|The Frankfurt-Tipp rating:|
|Original title:||Life, Animated|
|Direction:||Roger Ross Williams|
|Production country:||USA 2016|
|Running time:||Approx. 92 min|
|Rated:||From 0 years|
When their second son Owen came into the world, Ron and Cornelia Suskind's life seems perfect. Ron works successfully as a journalist for the Wall Street Journal, they moved into their little dream house, and spent lots of time with their two happy children. But at the age of three, Owen began to change drastically. Suddenly he could no longer speak properly and also showed enormous difficulties in his motor skills. After some examinations then the diagnosis: Owen is autistic. Whether he would ever speak properly again was questionable. This was the beginning of an extremely difficult time for the Suskind family. They could no longer get through to Owen. Only when they watched Disney cartoons together was there any obvious joy in the boy's face. But little did the family know then that these movies would become so much more. They will be the gateway to their son and, for him later, the gateway to an independent life. But the road to that goal is long and difficult.
Life, Animated is an extremely moving documentary, but with its life-affirming message, it is also an extremely beautiful documentary. Seeing, through video footage, the happy, lively Owen reenacting Peter Pan with his dad in the backyard before the boy just disappeared, as Ron Suskind puts it, really breaks your heart. Yes, the realization can definitely be called a bit manipulative at points like this, but that's not a bad thing here. Because Owen's story is more fascinating, more emotional, and more human than Hollywood's best writers could have dreamed up.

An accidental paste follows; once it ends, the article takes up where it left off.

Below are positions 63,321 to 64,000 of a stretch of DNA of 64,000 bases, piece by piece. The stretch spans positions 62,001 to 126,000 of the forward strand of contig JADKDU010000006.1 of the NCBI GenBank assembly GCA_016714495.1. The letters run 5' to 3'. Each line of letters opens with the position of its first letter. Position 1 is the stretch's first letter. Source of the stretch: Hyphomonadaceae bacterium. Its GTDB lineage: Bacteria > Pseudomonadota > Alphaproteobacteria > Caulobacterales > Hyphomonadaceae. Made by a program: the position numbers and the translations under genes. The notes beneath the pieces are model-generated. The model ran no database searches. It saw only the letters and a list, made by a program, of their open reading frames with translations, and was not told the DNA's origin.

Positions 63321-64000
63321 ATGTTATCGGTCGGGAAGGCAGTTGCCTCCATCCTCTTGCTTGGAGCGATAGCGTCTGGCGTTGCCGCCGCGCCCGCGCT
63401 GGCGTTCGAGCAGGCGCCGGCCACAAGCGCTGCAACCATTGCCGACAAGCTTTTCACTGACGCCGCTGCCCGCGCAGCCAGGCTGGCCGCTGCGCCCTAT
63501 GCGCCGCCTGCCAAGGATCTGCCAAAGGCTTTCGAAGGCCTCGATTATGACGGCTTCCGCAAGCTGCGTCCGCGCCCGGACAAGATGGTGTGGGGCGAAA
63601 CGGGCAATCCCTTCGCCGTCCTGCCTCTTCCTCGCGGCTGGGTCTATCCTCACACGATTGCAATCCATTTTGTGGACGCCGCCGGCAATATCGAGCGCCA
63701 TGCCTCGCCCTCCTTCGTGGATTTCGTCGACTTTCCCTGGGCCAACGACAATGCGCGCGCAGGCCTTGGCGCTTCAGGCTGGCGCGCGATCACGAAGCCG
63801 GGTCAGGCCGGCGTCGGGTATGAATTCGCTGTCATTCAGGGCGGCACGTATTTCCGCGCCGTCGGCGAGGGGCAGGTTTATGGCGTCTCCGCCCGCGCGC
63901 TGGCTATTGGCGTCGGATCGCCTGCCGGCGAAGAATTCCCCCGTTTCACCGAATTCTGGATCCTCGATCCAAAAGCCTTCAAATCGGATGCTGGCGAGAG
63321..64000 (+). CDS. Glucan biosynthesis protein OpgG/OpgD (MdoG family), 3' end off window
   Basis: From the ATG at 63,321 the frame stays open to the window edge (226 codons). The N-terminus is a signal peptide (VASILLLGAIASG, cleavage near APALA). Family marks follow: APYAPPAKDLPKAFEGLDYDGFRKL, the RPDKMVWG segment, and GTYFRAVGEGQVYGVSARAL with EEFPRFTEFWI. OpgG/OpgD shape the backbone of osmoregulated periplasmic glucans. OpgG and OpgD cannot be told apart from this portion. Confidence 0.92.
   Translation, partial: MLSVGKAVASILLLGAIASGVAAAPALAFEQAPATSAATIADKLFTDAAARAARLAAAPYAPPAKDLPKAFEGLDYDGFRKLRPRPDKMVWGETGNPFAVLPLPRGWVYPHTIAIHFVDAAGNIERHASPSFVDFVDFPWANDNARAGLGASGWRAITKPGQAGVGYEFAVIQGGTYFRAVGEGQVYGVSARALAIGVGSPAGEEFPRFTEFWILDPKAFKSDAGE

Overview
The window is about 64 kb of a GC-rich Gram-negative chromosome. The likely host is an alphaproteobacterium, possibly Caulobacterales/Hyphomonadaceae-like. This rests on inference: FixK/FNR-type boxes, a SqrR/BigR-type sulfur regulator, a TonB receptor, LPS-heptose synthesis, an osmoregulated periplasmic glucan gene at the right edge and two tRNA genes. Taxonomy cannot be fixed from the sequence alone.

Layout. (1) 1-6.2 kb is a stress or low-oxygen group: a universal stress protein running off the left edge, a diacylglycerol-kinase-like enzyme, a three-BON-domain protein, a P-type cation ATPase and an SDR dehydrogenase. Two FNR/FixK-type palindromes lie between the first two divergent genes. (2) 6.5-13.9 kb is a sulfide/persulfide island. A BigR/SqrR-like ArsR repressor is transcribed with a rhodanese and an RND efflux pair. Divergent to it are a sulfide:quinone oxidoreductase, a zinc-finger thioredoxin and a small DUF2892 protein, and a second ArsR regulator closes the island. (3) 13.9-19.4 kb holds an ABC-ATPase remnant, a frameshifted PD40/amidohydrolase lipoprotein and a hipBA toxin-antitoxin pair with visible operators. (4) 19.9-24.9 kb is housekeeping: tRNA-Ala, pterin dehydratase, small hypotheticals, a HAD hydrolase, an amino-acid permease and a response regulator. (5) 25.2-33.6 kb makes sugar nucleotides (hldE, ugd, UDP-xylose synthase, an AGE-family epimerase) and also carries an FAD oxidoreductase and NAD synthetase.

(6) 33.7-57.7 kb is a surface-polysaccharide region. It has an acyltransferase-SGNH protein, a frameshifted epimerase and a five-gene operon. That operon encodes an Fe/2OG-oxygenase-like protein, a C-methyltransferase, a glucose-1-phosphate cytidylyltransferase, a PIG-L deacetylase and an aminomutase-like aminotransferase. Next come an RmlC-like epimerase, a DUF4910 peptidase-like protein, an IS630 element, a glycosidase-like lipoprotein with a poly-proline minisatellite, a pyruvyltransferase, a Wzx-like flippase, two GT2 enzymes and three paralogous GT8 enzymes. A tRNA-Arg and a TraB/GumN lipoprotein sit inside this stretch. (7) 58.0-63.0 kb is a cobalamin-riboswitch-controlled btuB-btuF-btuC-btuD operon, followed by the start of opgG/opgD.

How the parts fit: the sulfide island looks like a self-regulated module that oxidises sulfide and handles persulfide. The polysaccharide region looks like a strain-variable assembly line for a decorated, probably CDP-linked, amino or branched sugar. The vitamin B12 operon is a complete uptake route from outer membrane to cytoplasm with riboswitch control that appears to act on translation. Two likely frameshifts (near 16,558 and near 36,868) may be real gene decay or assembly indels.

It's the story of parents who never gave up on their son and who, after long, difficult years, manage to reconnect with their son through the dialogue of Disney animated films, bringing him back into the world bit by bit. So much so, in fact, that at 23 they prepare him to move into his own apartment and take responsibility for his own life - a step that is as difficult for Owen as it is for his parents. Director Roger Ross Williams not only draws on interviews and private videos of the Suskinds, but also uses animation himself throughout to tell Owen's story. Even the story surrounding the boy's lost sidekicks is presented in this truly enchanting way.
Life, Animated impressively shows how a person who has actually given up on medicine, fights his way back into life with the unwavering help of his family, but also with his own imagination and love of animated films, and slowly learns to become a part of society despite the limitations that autism brings to him, even if that can sometimes bring fears, disappointments or even a broken heart. A film that gives you courage, that makes you want to live and that makes you see the world with different eyes. Absolutely worth seeing
An article by Frankfurt-Tipp